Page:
This matter, which with Congress and the Senate's actions today, has turned from one of science, to faith and politics. A persistent vegetative state is defined by AMA standards as the the loss of thinking abilities and awareness of a patient's surroundings, however a retention of non cognitive functions and normal sleep patterns is possible. PVS patients do not track or communicate with visual stimuli, and do not speak. If you've ever seen the difference between a PVS patient and someone who has retained cognitive and thinking abilities and can communicate via "blinking" (blink once for yes, twice for no), the comparisons are striking and easily comprehended. The Florida court system has discovered that Terri is PVS numerous times, repeatedly affirming her right to die. She's been PVS for 14 years, and most neurologists will tell you that after 6 months, it takes a miracle for a PVS patient to improve from that condition. Terri's husband investigated any and all treatments (including experimental ones) which might help his wife for 7 years and the last 7 years have been spent in the court system affirming her right to die. Hence faith, at this point, is superceding science.

It's a heart wretching thing to watch a loved one die, and tortuous to see the loss of ability and sense of self for this person year after year. The larger issue for the rest of us is Congress and the Senate's insistence to insert themselves in this personal and difficult situation which should be a family and state matter, not a federal one. The natural human predeliction for life probably weighed heavily in each one of the hearings and I respect what they determined. I am deeply disturbed Congress can just arbitrarily step in, and I question whether this would have happened for any similiar case in any other state than Florida.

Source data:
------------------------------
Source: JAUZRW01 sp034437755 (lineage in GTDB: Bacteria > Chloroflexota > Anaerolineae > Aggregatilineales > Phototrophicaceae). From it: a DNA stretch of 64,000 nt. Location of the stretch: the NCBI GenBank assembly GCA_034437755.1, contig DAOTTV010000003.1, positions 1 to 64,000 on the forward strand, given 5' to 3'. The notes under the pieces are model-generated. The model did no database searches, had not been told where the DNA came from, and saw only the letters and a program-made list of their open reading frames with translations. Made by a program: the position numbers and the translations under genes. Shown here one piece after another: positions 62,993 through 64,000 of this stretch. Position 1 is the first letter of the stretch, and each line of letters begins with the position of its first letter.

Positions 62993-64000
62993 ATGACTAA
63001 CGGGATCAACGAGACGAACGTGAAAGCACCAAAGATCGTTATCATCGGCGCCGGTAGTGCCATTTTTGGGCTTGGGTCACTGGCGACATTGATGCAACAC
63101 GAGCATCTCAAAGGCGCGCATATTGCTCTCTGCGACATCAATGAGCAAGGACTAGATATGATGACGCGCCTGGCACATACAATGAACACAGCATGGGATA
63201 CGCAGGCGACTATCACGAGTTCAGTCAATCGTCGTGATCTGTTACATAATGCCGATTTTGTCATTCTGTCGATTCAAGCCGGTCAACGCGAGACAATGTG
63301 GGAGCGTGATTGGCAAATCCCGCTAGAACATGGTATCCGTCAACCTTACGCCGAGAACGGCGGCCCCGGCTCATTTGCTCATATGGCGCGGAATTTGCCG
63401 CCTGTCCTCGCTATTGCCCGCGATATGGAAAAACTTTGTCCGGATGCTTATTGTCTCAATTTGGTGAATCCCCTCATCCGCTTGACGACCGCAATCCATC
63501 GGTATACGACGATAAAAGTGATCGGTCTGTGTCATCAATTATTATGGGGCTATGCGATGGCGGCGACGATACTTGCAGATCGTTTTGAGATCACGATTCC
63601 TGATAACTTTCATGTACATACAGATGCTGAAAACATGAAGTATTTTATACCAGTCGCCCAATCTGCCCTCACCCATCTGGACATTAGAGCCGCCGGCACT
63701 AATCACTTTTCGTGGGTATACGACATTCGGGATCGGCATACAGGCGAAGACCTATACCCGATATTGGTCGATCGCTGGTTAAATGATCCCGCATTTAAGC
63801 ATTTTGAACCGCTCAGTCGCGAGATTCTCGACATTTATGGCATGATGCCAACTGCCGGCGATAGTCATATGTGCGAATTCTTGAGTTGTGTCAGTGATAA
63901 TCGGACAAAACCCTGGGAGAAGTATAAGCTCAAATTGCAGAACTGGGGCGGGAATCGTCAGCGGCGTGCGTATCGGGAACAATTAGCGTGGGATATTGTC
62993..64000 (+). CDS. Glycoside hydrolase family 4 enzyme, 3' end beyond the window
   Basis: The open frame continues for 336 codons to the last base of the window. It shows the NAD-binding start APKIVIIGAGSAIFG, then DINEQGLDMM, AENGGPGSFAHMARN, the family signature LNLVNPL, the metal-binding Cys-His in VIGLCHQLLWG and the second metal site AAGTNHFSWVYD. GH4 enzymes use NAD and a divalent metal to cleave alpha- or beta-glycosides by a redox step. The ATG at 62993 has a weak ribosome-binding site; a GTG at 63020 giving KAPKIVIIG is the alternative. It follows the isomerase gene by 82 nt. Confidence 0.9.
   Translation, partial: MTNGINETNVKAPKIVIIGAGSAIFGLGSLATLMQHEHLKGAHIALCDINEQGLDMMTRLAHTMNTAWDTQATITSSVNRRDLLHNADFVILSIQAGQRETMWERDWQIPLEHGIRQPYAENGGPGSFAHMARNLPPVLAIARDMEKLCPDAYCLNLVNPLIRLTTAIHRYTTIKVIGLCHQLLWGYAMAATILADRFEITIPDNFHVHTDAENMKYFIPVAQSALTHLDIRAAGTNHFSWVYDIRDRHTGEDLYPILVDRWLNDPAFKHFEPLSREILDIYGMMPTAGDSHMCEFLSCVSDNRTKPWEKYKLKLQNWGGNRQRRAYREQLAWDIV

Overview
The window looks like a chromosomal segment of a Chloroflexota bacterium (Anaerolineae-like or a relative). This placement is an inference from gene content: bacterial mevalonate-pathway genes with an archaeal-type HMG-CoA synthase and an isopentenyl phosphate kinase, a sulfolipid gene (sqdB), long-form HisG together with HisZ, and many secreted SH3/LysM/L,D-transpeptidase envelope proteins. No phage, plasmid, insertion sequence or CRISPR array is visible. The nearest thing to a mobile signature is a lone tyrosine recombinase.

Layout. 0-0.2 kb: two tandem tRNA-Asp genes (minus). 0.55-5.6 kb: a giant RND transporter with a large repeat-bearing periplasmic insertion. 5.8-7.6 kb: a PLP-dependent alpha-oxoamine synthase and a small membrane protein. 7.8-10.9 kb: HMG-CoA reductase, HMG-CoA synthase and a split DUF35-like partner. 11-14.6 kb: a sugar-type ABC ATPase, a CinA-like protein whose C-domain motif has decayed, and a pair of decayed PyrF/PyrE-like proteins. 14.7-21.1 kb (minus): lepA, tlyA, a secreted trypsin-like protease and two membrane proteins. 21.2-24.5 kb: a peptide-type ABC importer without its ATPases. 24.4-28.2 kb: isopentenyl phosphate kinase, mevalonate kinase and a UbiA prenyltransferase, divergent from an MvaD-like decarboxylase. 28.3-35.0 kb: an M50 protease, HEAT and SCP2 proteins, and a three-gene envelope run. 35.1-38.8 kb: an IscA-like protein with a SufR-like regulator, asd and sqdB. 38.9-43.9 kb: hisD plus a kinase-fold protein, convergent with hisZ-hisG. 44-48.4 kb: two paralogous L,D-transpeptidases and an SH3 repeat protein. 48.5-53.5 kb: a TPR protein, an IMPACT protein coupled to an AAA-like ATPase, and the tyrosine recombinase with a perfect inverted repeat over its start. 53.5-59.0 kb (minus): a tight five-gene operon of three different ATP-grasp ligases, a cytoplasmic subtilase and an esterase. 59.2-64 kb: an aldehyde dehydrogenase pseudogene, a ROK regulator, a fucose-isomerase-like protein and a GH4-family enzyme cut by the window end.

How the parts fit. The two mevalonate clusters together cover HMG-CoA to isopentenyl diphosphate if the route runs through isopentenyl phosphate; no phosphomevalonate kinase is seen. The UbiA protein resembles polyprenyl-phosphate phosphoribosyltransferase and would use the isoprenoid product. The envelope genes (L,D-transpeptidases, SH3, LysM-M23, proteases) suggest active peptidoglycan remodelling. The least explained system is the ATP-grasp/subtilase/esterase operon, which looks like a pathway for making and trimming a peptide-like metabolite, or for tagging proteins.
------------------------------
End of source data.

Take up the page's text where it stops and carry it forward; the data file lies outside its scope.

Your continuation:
Everyone has the right to live, and the right to die. It's not for the government to decide which is right or wrong - it's for the family. Since the institution of marriage has been re-affirmed for us, Mr. Schiavo is the person who can communicate and actively pursue Terri's wishes. It's time someone in our legislature remembered that.

Jan. 22nd, 2005 01:33 am Intelligent Whatsis??